(2001–13) Finding Nemo (2003–present) The Incredibles (2004–present) Cars (2006–present) Associated productions The Adventures of André & Wally B. (1984) It's Tough to Be a Bug! (1998) Buzz Lightyear of Star Command: The Adventure Begins (2000) Buzz Lightyear of Star Command (2000–01) Exploring the Reef (2003) Turtle Talk with Crush (2004) John Carter (2012) Planes (2013) Planes: Fire & Rescue (2014) Borrowed Time (2016) Documentaries The Pixar Story (2007) Products Pixar Image Computer RenderMan Marionette People John Lasseter Edwin Catmull Steve Jobs Alvy Ray Smith Jim Morris See also List of Pixar characters List of Pixar awards and nominations feature films short films List of Pixar film references Computer Graphics Lab Industrial Light & Magic Lucasfilm Animation Circle 7 Animation Pixar Canada A Computer Animated Hand The Works The Shadow King Pixar universe theory Walt Disney Animation Studios The Walt Disney Studios Book Category Links to related articles v t e The Walt Disney Company Company timeline Retlaw Enterprises Criticism Company officials Founders Walter Elias Disney Roy Oliver Disney Executives Bob Iger (CEO) Alan N.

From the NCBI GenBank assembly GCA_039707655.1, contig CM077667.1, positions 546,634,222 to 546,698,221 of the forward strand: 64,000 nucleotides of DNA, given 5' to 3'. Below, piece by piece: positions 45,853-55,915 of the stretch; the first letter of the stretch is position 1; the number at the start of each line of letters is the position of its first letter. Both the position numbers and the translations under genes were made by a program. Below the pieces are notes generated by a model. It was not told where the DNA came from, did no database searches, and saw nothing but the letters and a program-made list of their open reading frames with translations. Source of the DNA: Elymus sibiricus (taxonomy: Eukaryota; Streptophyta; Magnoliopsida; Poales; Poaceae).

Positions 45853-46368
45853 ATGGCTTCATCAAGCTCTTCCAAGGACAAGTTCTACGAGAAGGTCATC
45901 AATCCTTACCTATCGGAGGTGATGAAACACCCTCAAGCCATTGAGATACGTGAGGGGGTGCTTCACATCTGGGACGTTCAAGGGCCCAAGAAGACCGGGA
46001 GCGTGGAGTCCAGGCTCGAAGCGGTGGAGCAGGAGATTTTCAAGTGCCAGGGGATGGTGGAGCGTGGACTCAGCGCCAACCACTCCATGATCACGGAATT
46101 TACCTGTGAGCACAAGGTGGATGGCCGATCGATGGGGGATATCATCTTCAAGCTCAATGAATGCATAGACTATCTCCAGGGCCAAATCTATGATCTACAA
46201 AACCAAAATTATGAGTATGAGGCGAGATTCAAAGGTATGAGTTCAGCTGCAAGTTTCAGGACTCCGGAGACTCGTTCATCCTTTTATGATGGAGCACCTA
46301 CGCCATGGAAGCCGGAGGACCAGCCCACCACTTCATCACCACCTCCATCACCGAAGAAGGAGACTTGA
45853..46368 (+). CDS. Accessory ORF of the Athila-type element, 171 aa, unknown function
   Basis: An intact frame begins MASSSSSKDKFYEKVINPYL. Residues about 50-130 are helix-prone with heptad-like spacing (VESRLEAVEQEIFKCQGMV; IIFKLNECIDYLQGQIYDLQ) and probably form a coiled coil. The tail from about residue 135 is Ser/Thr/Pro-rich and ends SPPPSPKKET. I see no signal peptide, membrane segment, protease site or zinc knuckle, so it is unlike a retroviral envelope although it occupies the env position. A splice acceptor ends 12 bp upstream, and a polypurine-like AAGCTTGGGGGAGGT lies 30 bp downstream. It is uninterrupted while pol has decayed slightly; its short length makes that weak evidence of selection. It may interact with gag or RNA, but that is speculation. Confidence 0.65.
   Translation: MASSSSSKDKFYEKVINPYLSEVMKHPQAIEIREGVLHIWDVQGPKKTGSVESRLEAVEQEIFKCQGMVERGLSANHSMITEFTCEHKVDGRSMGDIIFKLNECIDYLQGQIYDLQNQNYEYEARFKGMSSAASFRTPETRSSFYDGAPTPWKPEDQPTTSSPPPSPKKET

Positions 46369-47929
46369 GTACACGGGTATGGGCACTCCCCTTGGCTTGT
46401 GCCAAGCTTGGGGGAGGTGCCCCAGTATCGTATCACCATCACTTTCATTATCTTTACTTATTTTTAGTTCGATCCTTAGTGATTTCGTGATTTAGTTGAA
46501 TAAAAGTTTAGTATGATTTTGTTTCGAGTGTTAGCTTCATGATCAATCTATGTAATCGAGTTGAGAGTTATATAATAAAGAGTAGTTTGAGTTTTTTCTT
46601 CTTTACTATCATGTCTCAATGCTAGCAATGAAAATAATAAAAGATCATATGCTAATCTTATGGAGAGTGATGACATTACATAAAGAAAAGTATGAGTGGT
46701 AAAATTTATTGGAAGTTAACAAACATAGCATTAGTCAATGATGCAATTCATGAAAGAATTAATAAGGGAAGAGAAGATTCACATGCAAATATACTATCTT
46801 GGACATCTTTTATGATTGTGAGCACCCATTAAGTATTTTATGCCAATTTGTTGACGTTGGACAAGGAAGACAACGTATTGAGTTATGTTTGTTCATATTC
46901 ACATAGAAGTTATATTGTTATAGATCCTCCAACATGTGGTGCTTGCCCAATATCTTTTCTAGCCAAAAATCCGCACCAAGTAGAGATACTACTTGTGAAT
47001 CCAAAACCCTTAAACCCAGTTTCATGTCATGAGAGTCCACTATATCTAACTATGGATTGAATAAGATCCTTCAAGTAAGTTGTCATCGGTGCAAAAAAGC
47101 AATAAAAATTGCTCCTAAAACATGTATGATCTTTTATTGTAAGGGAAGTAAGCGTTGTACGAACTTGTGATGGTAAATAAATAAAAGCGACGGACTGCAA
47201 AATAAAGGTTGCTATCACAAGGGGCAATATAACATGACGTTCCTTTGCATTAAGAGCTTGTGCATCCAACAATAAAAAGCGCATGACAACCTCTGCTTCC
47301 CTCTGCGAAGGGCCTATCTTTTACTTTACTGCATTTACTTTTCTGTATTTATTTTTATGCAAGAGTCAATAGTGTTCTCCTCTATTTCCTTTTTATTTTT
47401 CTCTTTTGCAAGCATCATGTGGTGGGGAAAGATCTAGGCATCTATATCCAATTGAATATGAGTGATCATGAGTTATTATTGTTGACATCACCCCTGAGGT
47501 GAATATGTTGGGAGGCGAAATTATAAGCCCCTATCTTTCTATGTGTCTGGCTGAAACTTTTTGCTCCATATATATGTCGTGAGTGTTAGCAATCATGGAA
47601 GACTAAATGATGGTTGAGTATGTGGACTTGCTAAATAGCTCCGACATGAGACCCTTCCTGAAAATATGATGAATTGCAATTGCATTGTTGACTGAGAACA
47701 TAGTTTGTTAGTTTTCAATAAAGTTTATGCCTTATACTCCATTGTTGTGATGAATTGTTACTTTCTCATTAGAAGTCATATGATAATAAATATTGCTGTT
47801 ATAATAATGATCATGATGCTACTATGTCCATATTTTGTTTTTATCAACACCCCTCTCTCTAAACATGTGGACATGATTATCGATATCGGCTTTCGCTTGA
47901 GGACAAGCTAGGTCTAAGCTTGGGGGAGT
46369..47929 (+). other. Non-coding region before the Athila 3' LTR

Braverman (SEVP/GC) Christine McCarthy (CFO) Board of directors Susan Arnold John S. Chen Jack Dorsey Bob Iger (Chairman) Fred Langhammer Aylwin Lewis Monica C. Lozano Robert Matschullat Mark Parker Sheryl Sandberg Orin C. Smith (Independent Lead) Walt Disney Studios Walt Disney Animation Studios Walt Disney Pictures Distribution Touchstone Pictures Disney Music Group Disney Theatrical Group Disneynature Home Entertainment Lucasfilm Marvel Studios Pixar Media Networks Disney–ABC TV Group ABC Entertainment Group ABC TV Stations Disney Channel Hulu ESPN (80%) A&E Networks (50%) BAMTech (75%) Parks and Resorts Adventures by Disney Disney Cruise Line Walt Disney Imagineering Disneyland Resort Disney Regional Entertainment Disney Vacation Club Disneyland Paris Walt Disney World Resort Hong Kong Disneyland Resort Shanghai Disney Resort DCPI Licensing Disney Store Disney Publishing Worldwide Disney English Disney Digital Network Babble Disney Online Maker Studios Games and Interactive Experiences Disney Mobile The Muppets Studio International Argentina CIS France India UTV Software Communications Italy Latin America Other assets Buena Vista Marvel Entertainment Reedy Creek Energy See also: Acquisition of 21st Century Fox (pending) v t e Walt Disney Studios Production Walt Disney Pictures Disneynature Lucasfilm Marvel Studios Animation Walt Disney Animation Studios DisneyToon Studios Pixar Distribution Walt Disney Studios Motion Pictures Touchstone Pictures El Capitan complex El Capitan Theatre Hollywood Masonic Temple Walt Disney Studios Home Entertainment Disney Music Group Walt Disney Records Hollywood Records Disney Theatrical Group Disney on Ice Disney Theatrical Productions (Disney On Broadway) New Amsterdam Theatre Studio Production Services Golden Oak Ranch The Prospect Studios Walt Disney Studios (Burbank) Former units Caravan Pictures Circle 7 Animation Hollywood Pictures Miramax Dimension Films Key people Sean Bailey Ed Catmull Kevin Feige Alan F.